Open Europe Blog

At some point you have to wonder if Greece just enjoys the limelight…

This weekend’s election was expected to be relatively predictable with the largest parties forming a coalition and eventually adhering to the latest EU/IMF bailout package. Most eyes were on the French Presidential election and its impact on the Franco-German axis. Unfortunately, as we predicted, there were still a few surprises in store in Greece. Here’s the (almost) final result:
New Democracy – (18.86%) 108 seats
SYRIZA – (16.77%) 52 seats
Pasok – (13.18%) 41 seats
Independent Greeks – (10.6%) 33 seats
KKE (Communist party) – (8.48%) 26 seats
Golden Dawn (far-right) – (6.97%) 21 seats
Democratic Left – (6.1%) 19 seats
The biggest surprise is clearly the huge rise in SYRIZA’s share of the vote and the drastic fall in Pasok’s share.
In our post in the run up to the elections we laid out three scenarios: a stable ND-Pasok coalition, an unstable coalition leading to new elections where ND win a majority and an unstable coalition which falls leading to a cycle of elections where no-one can win a clear mandate. Those three scenarios clearly still hold, but the probabilities have definitely changed. Previously, the likelihood ran in order, however, now the second and third scenarios are looking increasingly probable.
ND and Pasok only hold 149 seats, short of the 151 majority they need. The Democratic Left has ruled out joining a three-way coalition. This makes new elections (probably in June) essentially inevitable as there is no stable coalition to be formed.
However, given the showing in the elections it is hard to imagine ND, or any party, gaining a clear majority. Given the strength of the anti-austerity feeling in Greece it is unlikely that these results would be a one-off. The anti-austerity parties only look likely to gain ground in subsequent elections, making a stable coalition less likely. This analysis suggests that a cycle of elections looks increasingly probable in Greece.
What does all this mean for the eurozone?
More uncertainty, that’s for sure. Germany and the EU have already both come out to reiterate the need for Greece to maintain its commitment to the latest bailout packages, stress that keeping Greece in the euro requires strong participation from both sides (rather ominous if you ask us).
Unfortunately, this looks unlikely, even if by some miracle ND and Pasok manage to form a workable coalition at some point. ND leader Antonis Samaras has already come out saying that he will “modify the memorandum [of understanding]” with Greece’s creditors to focus on growth. This can probably be seen as the start of his next election campaign but will still send shivers down the spines of German politicians.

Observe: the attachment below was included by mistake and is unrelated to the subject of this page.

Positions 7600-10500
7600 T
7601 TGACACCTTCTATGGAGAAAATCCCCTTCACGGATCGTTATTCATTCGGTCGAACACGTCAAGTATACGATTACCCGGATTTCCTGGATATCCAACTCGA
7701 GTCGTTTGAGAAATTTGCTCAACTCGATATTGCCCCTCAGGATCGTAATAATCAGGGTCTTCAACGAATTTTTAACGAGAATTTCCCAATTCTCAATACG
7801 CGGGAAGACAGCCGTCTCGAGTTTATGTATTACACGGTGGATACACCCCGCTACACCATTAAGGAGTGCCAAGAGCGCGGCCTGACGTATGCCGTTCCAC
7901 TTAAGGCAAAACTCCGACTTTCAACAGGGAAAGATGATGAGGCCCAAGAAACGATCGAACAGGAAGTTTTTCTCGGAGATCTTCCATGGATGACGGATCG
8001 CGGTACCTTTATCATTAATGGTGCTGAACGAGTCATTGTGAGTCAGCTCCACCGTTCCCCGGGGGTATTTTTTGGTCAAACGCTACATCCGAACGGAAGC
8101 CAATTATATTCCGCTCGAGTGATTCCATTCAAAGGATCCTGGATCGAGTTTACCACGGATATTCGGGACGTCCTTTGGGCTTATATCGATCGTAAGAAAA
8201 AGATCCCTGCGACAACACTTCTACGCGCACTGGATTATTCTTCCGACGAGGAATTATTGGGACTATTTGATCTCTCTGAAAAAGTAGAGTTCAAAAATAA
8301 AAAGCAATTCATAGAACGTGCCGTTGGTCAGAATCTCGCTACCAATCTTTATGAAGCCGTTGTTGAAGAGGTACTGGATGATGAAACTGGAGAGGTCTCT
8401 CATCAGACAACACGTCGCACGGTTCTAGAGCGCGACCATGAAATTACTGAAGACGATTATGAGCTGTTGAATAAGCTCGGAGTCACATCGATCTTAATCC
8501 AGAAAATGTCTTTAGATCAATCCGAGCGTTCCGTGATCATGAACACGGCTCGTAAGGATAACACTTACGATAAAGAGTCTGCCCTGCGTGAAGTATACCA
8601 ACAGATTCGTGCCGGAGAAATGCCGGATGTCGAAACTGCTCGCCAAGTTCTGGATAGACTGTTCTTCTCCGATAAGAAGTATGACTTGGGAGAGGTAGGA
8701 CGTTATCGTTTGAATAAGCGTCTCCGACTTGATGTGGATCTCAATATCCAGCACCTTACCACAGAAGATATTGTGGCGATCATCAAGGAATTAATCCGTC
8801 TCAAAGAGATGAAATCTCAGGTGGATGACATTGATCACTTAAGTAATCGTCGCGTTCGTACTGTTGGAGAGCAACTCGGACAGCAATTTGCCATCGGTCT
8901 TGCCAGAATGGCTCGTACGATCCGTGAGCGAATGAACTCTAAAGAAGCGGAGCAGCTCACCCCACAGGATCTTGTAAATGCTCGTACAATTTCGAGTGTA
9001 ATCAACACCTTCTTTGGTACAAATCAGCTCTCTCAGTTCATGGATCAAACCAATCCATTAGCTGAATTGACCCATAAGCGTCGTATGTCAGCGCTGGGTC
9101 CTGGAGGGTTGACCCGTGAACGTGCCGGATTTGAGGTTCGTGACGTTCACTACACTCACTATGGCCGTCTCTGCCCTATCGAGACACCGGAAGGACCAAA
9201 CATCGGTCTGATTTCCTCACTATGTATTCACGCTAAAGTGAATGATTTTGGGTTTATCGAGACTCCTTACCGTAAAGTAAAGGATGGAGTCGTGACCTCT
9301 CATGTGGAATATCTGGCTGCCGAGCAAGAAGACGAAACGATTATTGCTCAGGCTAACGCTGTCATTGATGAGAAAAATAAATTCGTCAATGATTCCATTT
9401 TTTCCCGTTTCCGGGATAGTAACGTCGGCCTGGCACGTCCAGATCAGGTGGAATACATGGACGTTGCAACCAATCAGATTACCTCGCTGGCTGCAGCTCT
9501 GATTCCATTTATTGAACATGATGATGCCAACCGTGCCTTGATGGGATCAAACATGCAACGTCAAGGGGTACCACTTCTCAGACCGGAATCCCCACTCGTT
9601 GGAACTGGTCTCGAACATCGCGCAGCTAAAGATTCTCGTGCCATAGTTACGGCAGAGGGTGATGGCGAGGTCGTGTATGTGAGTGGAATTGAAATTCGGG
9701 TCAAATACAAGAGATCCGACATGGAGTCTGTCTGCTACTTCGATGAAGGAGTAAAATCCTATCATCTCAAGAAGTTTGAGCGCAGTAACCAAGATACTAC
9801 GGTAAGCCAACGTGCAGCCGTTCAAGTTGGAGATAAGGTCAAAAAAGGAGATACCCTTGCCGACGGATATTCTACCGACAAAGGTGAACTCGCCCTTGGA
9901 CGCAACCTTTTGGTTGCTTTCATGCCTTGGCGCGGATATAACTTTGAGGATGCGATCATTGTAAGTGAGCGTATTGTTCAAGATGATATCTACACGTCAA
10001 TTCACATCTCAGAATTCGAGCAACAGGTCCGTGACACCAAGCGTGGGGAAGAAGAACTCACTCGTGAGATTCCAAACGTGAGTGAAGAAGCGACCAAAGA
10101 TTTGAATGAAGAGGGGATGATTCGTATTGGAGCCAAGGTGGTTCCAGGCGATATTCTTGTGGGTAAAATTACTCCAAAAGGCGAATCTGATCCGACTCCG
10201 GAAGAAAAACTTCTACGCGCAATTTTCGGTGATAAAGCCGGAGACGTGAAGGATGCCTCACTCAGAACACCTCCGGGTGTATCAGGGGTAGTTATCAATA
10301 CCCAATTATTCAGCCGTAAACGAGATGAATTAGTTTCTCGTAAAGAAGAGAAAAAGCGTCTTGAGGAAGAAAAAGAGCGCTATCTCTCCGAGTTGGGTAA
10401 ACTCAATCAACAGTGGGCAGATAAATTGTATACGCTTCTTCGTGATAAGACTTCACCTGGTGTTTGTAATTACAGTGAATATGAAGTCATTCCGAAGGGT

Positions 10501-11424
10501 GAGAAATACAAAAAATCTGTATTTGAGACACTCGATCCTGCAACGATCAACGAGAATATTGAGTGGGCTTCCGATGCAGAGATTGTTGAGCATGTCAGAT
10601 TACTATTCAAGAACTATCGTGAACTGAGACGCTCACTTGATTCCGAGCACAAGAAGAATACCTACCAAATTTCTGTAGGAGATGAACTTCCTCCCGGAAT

A renegotiation of some form looks on the cards and will not be well received. Samaras would still be the EU’s preference given his history of strong rhetoric but then still signing up to the bailout programme. The alternatives are not appealing from eurozone leaders’ perspective: either there is a cycle of elections leaving no government in place to implement the reforms or the anti-austerity feeling grows so strong that a SYRIZA led government of some form comes to power, signalling the end of the bailout programme for good.
There is a confluence of factors here which increases the prospect of a Greek exit from the eurozone. The broader feeling in Greece although still in favour of the euro is shifting strongly against austerity – how this tension will play out is unclear but the usual fall-back of broad public support for the eurozone looks shakier than it has ever been.
Since the last round of poisonous bailout negotiations the eurozone and financial markets have been preparing for a Greek exit, if not publicly than definitely behind the scenes. The stance against any renegotiation and flexibility on reforms has hardened from eurozone leaders. Furthermore, Greece is approaching a primary surplus, the point where an exit and a full default look slightly more attractive as the country could (at least in theory) survive without access to financial markets or direct support.
Greece’s future will not be decided in the next few days but the coming weeks and months could well settle its place in the eurozone once and for all. This election may not provide many answers, as we expected, but it could mark the beginning of the end game in Greece.
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